“Inevitably it’s something fixable,” says Marco. “By addressing it immediately and in the context of our values it can be sorted out quickly. Ultimately, the overall quality of our team improves, and we are a more cohesive unit.”

The founders have seen this in action.

“I recently arrived at a client event and three different people came up to me and complimented my team on the same things — all of which aligned with our values. Everyone at Brand Cartel lives them, internally and externally,” says Renate.

The value system has also shaped how the team hires new employees. “We used to meet people and hire for the position if they could do the job,” says Renate. “But then we started realising that anyone can hold up for an hour or two in an interview.

You only learn who they really are three months and one day later.  “We need people who walk the talk, and we really only had a proper measurement of that once we articulated our values. Our interview style has changed, but so has what we look for.”

Here are the seven values that Dillon, Marco and Renate developed based on what they want their business to look like, how they want it to operate, and what they want to achieve, both internally, and in the market place.

 

1.    Play with your work

Our goal is for everyone on our team to become so good at what they do that it’s no longer work. Once that happens you love your job because you’re killing it. It’s why sportsmen are called players, not workers, and it starts with the right mindset. 

 

2.    Wag your tail

The idea behind this value stems from Dale Carnegie, who said ‘have you ever met a Labrador you don’t like?’ In other words, we all respond well to people who are friendly. It needs to be genuine though, so again, it’s a mindset that you need to embrace.

We live these values whether we’re at the office or meeting clients. If you go into each and every situation with joy and excitement, from meeting someone new to a new brief coming in, you’ll be motivated and excited — and so will everyone around you.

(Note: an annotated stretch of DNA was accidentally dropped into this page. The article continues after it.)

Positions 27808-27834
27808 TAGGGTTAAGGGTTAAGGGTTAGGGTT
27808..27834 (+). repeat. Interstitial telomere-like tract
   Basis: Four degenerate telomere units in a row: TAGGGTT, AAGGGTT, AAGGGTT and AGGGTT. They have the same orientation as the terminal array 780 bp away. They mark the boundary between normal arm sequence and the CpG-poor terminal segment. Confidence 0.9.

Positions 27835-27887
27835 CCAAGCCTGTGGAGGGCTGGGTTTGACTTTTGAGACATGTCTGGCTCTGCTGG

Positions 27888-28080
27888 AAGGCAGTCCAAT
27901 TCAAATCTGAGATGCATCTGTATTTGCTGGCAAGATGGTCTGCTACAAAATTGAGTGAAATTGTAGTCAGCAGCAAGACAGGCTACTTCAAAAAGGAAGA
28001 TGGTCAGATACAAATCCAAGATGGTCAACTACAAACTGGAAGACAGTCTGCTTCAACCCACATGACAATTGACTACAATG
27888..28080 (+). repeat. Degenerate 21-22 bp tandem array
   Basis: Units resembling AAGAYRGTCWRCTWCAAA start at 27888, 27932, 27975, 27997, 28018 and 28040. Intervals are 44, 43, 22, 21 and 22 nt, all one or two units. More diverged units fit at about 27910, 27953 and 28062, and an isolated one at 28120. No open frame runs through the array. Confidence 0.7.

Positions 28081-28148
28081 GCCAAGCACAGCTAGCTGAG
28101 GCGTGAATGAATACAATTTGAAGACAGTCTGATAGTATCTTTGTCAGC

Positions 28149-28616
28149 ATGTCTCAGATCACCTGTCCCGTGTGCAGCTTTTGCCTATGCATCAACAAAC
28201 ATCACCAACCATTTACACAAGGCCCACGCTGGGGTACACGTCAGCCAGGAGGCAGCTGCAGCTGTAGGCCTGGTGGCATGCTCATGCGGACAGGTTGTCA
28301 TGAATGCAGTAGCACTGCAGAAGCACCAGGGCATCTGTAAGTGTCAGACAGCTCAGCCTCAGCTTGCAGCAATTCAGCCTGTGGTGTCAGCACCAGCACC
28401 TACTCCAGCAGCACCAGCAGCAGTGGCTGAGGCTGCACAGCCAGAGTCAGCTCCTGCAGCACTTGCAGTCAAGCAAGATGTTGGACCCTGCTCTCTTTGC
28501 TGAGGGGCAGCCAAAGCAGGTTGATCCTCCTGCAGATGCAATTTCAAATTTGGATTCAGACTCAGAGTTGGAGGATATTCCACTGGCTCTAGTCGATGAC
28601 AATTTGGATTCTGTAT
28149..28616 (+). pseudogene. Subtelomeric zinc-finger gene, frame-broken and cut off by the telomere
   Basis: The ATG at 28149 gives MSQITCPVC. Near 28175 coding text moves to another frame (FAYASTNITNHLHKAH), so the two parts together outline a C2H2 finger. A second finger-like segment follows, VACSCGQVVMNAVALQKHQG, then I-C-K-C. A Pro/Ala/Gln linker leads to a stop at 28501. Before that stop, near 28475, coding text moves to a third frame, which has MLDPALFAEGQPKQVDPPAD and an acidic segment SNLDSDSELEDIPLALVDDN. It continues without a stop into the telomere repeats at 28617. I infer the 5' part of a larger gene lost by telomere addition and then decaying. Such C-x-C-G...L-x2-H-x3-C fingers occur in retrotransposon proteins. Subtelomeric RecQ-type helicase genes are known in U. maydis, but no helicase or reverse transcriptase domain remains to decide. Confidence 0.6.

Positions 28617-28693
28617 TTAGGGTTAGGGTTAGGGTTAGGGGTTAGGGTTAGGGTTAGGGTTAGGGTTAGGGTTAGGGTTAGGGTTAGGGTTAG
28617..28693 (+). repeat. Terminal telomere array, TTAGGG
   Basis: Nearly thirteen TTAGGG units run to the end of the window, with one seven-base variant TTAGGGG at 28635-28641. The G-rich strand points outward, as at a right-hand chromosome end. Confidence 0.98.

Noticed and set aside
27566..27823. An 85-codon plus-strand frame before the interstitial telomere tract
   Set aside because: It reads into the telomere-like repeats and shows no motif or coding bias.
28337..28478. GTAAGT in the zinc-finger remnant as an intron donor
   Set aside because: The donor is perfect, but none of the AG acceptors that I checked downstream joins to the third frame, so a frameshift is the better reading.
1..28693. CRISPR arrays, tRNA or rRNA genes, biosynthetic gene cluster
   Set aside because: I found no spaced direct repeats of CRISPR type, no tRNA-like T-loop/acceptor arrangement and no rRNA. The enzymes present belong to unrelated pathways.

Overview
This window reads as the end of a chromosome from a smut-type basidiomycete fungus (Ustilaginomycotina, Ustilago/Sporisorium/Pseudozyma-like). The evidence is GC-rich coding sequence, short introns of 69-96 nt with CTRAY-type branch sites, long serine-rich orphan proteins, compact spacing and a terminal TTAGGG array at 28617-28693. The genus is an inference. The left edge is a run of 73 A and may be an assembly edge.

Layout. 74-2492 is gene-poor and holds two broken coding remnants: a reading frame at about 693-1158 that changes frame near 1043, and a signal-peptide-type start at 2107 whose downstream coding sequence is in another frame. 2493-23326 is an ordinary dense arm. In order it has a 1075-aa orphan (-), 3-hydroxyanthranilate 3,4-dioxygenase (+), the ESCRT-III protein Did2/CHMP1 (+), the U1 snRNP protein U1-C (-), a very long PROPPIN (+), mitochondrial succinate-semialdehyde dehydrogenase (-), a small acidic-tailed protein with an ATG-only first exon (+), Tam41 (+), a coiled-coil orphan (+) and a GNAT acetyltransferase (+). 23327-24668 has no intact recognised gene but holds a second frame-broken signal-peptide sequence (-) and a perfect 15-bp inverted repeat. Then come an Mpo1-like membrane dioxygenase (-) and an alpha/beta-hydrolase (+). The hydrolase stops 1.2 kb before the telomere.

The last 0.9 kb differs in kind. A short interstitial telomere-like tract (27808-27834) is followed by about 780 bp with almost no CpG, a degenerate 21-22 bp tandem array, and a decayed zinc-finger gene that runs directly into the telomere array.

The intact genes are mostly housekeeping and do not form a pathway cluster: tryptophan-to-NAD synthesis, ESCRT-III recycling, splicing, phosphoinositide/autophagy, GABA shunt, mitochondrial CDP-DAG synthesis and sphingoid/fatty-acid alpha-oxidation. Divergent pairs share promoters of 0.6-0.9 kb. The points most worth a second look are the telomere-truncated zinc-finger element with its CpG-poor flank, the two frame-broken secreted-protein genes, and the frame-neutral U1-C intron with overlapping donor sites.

3.    Check it, don’t wreck it

The little things can make big differences. Previously it was too easy to pass the buck, which meant mistakes could — and did — happen. Once you instil a sense of ownership and create a space where people are comfortable admitting to a mistake however, two things happen.

First, things get checked and caught before there’s a problem. Second, people will own up if something goes wrong. This can help avoid disasters, but it also leads to learnings, and the same thing not happening again.

 

4.    What’s Plan B (aka make it happen) 

We don’t want to hear about the problem; come to us with solutions, or better yet, already have solved the problem and made it happen. We reached a point where we had too many people coming to us with every small problem they encountered, or telling us that something wasn’t working so they just didn’t do it.

That wasn’t the way we operated, and it definitely wasn’t the way we wanted our company to operate. We also didn’t want to be spoon feeding our team. It’s normal for things to go wrong and problems to creep in — success lies in how those problems are handled. 

Ignoring problems doesn’t make them go away, so we embrace them instead, encouraging everyone on our team to continuously look for solutions.